Second significant find in two weeks time; Discovery gives insight to Jewish observance of purity laws; Discovery leads archeologists to believe that the vessels of the water Jesus turned to wine may have been produced in Israel
Israeli archeologists have made another significant discovery this month, a 2,000 year-old chalkstone quarry and vessel workshop in the lower Galilee dating to the Roman Period.
The Israel Antiquities Authority confirmed the discovery on Thursday, the fourth workshop of this kind in Israel to be discovered. Archeologists have been digging and researching the area in Reina after finding a similar workshop in the region. Two of the previously discovered quarries near Jerusalem.
The archeologists found thousands of fragments of stone mugs and chalkstone cores, leading them to the believe that Jews in the Galilee, not just near Jerusalem, observed purity laws, the discovery to allow researchers to understand how long Jews in the region observed such laws during the Roman period.
The discovery of the chalkstone quarry was made in a cave close to the ancient city of Cana where Jesus turned water into wine, leading archeologists to consider that the “large stone containers of the type mentioned in the wedding at Cana of Galilee story may have been produced locally in the Galilee.”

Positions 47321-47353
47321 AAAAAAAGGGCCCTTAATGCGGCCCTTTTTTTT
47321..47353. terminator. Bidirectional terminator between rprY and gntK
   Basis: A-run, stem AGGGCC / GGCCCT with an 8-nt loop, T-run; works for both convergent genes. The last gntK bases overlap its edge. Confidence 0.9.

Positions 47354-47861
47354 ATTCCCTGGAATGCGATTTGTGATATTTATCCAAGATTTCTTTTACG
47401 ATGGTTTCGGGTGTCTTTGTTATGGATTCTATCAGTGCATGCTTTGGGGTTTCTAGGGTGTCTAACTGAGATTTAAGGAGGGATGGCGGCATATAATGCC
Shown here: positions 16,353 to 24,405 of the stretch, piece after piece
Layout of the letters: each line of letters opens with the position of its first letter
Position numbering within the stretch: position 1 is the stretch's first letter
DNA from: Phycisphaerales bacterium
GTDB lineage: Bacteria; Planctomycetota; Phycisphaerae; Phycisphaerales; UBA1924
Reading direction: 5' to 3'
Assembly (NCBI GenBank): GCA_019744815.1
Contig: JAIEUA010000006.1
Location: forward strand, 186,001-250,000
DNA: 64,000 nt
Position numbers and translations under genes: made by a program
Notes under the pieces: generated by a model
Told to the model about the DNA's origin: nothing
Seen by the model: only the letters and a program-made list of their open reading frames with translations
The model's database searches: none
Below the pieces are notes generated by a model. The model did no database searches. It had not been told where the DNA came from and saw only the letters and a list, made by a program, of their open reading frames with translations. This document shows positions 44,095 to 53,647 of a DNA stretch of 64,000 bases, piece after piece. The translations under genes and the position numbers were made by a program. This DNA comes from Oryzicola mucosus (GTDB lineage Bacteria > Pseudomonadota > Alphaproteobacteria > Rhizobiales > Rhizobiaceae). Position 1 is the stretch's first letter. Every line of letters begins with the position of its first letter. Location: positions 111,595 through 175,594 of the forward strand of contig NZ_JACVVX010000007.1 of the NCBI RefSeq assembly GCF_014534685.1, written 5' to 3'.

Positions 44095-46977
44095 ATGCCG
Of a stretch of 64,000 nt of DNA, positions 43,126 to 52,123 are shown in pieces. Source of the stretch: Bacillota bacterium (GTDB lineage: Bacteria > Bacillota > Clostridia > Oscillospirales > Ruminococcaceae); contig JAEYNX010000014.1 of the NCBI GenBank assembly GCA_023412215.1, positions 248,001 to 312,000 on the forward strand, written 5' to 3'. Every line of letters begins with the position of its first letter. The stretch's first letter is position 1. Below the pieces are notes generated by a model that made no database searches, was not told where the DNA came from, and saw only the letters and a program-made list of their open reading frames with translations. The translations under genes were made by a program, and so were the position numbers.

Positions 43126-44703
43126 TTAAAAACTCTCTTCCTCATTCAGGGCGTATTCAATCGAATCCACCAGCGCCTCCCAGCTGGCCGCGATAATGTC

As explained by the director of the dig, Dr. Yonatan Adler, “The reason for this curious choice of material seems to have been religious. According to ancient Jewish ritual law, vessels made of pottery are easily made impure and must be broken. Stone, on the other hand, was thought to be a material that can never become ritually impure, and as a result, ancient Jews began to produce some of their everyday tableware from stone…. The finished products were marketed throughout the region here in Galilee, and our finds provide striking evidence that Jews here were scrupulous regarding the purity laws.”
Last week, archeologists in northern Israel reported to possibly have found the Roman city of Julias, the home of Peter, Andrew and Philip. The discovery was made at Beit Habek in the Bethsaida Valley Nature Reserve on the shores of the Sea of Galilee by a group of archeologists from the Institute of Galilean Archeology.
Julias was built on Bethsaida by the King Herod Phillipus, son of King Herod the Great. The city was named after Julias Augusta, the mother of Emperor Tiberius.